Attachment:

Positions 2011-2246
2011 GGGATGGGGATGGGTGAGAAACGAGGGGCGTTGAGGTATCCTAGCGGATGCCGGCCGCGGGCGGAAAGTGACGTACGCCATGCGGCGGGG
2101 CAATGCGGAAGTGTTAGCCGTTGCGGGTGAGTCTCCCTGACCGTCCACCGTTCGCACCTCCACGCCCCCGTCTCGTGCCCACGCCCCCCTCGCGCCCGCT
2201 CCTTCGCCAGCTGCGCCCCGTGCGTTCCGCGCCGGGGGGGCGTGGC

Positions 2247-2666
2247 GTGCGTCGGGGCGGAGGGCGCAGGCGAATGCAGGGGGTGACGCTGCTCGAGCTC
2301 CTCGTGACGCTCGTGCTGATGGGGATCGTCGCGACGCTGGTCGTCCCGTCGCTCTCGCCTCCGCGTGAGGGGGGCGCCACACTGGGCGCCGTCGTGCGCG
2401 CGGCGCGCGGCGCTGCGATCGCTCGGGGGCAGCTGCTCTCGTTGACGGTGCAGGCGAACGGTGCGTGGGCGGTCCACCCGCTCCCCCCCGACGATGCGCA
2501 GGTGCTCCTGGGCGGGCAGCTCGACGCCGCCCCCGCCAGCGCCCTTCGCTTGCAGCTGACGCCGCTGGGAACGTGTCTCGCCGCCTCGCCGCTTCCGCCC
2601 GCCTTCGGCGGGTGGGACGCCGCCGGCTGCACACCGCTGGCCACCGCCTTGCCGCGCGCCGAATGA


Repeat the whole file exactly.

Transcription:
Positions 2011-2246
2011 GGGATGGGGATGGGTGAGAAACGAGGGGCGTTGAGGTATCCTAGCGGATGCCGGCCGCGGGCGGAAAGTGACGTACGCCATGCGGCGGGG
2101 CAATGCGGAAGTGTTAGCCGTTGCGGGTGAGTCTCCCTGACCGTCCACCGTTCGCACCTCCACGCCCCCGTCTCGTGCCCACGCCCCCCTCGCGCCCGCT
2201 CCTTCGCCAGCTGCGCCCCGTGCGTTCCGCGCCGGGGGGGCGTGGC

Positions 2247-2666
2247 GTGCGTCGGGGCGGAGGGCGCAGGCGAATGCAGGGGGTGACGCTGCTCGAGCTC
2301 CTCGTGACGCTCGTGCTGATGGGGATCGTCGCGACGCTGGTCGTCCCGTCGCTCTCGCCTCCGCGTGAGGGGGGCGCCACACTGGGCGCCGTCGTGCGCG
2401 CGGCGCGCGGCGCTGCGATCGCTCGGGGGCAGCTGCTCTCGTTGACGGTGCAGGCGAACGGTGCGTGGGCGGTCCACCCGCTCCCCCCCGACGATGCGCA
2501 GGTGCTCCTGGGCGGGCAGCTCGACGCCGCCCCCGCCAGCGCCCTTCGCTTGCAGCTGACGCCGCTGGGAACGTGTCTCGCCGCCTCGCCGCTTCCGCCC
2601 GCCTTCGGCGGGTGGGACGCCGCCGGCTGCACACCGCTGGCCACCGCCTTGCCGCGCGCCGAATGA